Last year alone, Toronto welcomed J&J as it launched JLABS outside the United States for the first time, and Celgene established a strong strategic presence, also in Toronto. Add to it Bayer’s recent decision to include Ontario’s Centre for Commercialization of Regenerative Medicine and University Health Network as partners in their strategic commitment to cell-based therapy (via a new company called BlueRock) and EVOTEC’s establishment of a Canadian presence via a new partnership with MaRS Innovation, and we have the scent of some serious international clustering dynamics in the air.
The discussion still ensues around how challenging it is to establish interactions between the public and the private sector, i.e. between governments and the health care industry. However, the long list of partnerships entered in the past year suggests that this relationship has taken a very strong turn in a positive direction. Part of the reason is the need to establish a paradigm shift from a strictly blockbuster approach to a more precision medicine-driven attitude by industry leaders. An exemplary demonstration of addressing unmet medical needs is the recent decision made by Celgene to commit to the clinical development of Merizomib, a drug being developed by Toronto-based Triphase for the treatment of glioblastoma, a deadly malignancy with very few options for a cure. At the time of acquisition, Celgene’s executives stated that the decision is consistent with the deep commitment and passion for the patients and their urgent needs. The drug is now in fast track development in Canada, the US, and Europe. This is just one of growing number of examples illustrating that industry is rapidly adjusting to patients’ needs regardless of market size.
Interactions with IBM’s Watson group as well as extensive dialogue with big pharma (Genentech/Roche, Medimmune/Astra Zeneca, and Merck, to mention a few) indicate that Canada is viewed as offering a fertile landscape in this area of precision medicine. The Canadian approach, which is essentially a longitudinal electronic medical record-based approach, offers one of the most comprehensive and user-friendly infrastructures on a global scale. Recently, the federal government and several provinces announced a new initiative of data mining and processing by virtue of artificial intelligence with the expectation that AI will revolutionize the handling of Big Data in healthcare, among other sectors. The Vector Institute at the University of Toronto, with support from the private sector (Google, Telus, and Shopify among others) as well as the AI Institute at University of Alberta and the MILA (University of Montreal) are already reviewing ways of addressing the prospects of precision medicine.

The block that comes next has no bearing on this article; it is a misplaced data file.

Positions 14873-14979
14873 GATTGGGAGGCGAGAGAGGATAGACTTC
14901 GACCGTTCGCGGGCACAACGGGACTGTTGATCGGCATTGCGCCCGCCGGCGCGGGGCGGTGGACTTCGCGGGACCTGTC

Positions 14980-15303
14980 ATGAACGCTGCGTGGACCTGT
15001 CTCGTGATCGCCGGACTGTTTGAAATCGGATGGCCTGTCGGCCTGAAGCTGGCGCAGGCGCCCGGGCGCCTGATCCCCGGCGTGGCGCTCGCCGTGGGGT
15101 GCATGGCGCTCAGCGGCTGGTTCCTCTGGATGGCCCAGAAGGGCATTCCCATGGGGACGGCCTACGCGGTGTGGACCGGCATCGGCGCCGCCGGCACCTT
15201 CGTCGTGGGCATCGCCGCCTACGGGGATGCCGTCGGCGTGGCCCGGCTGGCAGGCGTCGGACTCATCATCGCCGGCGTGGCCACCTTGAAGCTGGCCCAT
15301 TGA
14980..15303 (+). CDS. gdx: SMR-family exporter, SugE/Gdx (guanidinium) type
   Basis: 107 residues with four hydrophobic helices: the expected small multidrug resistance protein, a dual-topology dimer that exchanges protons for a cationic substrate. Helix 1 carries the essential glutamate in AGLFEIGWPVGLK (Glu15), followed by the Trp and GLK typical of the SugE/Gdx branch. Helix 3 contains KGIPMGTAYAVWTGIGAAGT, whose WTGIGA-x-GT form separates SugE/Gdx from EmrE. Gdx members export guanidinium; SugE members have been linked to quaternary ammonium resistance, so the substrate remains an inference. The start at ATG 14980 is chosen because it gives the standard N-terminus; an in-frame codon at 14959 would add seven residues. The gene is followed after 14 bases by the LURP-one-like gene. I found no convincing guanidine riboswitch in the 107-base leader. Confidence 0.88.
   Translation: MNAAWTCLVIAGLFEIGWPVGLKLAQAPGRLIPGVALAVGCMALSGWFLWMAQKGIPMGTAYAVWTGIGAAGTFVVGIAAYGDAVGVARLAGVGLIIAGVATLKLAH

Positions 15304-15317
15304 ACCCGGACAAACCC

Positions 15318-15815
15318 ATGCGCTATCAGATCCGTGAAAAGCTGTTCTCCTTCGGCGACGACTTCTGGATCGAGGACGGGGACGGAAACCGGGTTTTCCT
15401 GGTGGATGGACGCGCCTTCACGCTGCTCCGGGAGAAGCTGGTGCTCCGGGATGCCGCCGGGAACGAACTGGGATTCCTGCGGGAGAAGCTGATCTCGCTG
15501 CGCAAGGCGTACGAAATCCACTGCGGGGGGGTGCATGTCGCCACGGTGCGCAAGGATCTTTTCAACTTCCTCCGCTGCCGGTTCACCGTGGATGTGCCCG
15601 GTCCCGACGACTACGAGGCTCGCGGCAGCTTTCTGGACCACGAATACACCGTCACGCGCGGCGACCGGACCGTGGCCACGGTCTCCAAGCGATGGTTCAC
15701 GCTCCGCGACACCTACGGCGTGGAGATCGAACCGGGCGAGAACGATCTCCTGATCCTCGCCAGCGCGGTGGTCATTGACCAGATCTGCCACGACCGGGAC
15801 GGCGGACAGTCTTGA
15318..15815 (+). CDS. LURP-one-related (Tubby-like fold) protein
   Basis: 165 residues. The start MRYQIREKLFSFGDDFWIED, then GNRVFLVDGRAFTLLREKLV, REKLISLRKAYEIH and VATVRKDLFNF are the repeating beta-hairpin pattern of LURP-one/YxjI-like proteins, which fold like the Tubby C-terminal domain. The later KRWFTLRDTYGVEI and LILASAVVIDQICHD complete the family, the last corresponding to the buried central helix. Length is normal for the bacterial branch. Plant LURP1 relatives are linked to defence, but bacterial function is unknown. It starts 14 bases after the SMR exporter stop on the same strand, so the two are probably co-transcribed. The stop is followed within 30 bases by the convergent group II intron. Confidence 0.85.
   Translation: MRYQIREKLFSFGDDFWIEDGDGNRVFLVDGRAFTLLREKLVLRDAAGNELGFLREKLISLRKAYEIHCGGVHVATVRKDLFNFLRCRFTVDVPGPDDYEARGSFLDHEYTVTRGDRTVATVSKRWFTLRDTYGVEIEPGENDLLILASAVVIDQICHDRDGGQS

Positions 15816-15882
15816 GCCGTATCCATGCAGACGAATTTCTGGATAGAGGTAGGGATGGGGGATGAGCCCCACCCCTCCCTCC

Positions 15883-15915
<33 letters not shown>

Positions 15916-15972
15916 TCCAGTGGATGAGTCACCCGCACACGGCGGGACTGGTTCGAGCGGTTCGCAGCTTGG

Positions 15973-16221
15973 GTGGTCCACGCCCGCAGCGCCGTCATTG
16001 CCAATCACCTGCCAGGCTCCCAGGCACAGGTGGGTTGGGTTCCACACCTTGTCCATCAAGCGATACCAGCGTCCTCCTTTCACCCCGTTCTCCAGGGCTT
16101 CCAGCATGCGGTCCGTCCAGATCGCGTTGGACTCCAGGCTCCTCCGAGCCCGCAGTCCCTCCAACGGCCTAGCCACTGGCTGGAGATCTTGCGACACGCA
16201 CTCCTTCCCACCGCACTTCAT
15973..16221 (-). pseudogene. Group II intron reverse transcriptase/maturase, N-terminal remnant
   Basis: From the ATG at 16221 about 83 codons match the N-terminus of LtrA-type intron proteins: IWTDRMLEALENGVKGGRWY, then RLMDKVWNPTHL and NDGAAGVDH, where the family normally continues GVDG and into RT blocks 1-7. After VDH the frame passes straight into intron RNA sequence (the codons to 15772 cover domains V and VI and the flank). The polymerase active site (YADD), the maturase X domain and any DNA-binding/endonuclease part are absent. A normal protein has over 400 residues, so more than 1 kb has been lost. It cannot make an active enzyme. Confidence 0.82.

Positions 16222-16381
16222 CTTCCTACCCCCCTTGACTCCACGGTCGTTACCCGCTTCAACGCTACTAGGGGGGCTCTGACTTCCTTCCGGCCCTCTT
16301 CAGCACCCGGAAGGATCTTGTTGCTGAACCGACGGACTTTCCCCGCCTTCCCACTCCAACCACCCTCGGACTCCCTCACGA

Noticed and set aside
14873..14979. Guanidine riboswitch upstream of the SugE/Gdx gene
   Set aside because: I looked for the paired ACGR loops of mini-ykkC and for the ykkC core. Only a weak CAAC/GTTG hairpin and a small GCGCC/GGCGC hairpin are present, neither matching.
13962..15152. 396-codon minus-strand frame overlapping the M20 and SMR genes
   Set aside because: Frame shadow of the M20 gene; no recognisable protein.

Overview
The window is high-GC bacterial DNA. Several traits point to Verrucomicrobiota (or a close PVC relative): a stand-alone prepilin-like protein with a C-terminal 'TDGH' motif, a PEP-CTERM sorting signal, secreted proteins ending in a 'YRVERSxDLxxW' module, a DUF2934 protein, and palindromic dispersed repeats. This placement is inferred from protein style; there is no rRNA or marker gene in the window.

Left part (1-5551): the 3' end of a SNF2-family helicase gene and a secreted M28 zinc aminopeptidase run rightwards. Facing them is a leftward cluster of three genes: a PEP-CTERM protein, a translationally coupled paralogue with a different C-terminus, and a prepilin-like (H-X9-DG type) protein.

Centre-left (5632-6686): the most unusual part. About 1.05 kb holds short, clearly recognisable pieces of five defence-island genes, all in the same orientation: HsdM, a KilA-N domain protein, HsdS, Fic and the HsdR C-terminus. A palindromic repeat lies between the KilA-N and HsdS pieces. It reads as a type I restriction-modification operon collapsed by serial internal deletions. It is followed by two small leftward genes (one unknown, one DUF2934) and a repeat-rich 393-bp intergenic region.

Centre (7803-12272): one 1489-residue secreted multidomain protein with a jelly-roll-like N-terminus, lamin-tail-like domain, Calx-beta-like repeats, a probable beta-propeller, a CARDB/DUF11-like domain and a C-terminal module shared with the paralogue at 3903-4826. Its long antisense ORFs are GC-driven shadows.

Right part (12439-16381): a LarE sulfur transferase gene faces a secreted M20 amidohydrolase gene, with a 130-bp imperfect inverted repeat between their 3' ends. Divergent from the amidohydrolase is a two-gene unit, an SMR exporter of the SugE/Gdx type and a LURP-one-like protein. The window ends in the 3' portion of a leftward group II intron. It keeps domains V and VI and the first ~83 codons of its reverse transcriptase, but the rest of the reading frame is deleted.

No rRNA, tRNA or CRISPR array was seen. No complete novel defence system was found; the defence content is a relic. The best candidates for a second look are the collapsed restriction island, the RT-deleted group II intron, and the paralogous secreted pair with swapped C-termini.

The opportunity for Canada is expected to grow significantly over the next few years due to unprecedented pressures on healthcare systems worldwide. Global industry partners are recognizing Canada’s advantages in the academic sector and will continue to look to us for the development of new and disruptive technologies. In an era where information/communication technologies are becoming so impactful on all aspects of life, healthcare strategies have to be adjusted as well; drug discovery, molecular diagnostics as well as medical technologies are already influenced by it. Canada has already established strong leadership in certain areas and the commitment of the federal government, as well as the Ontario provincial government as reflected in the recently announced budgets, suggest that there is a strong commitment to healthcare innovation but a lot more needs to be done so that our leadership position is preserved and we continue to be an attractive partnering opportunity for global leaders.
As an example, the dialogue between global corporations and the regulators at all government levels requires streamlining so that innovative technologies get the right level of attention. There are useful models in the US and the UK which can be easily assessed in terms of the benefits that accrue to both the private and public sectors when a more modern approach is utilized.
Such a dialogue paid off over the last four decades in the Bay area and in the Boston area where the interaction between the public and the private sector has always been one of win-win. Canada could do even better!
To conclude, a quote from Jeffrey S. Flier, Dean of the Faculty of Medicine at Harvard University in a lecture delivered at the 2013 Healthcare Innovation Forum:
We need approaches to the solutions that aren’t just arithmetic and additive but are in some sense logarithmic. This will require us to reach across historic boundaries and unlock the potential of collaboration across the usual disciplines.
Rafi Hofstein is president and CEO MaRS Innovation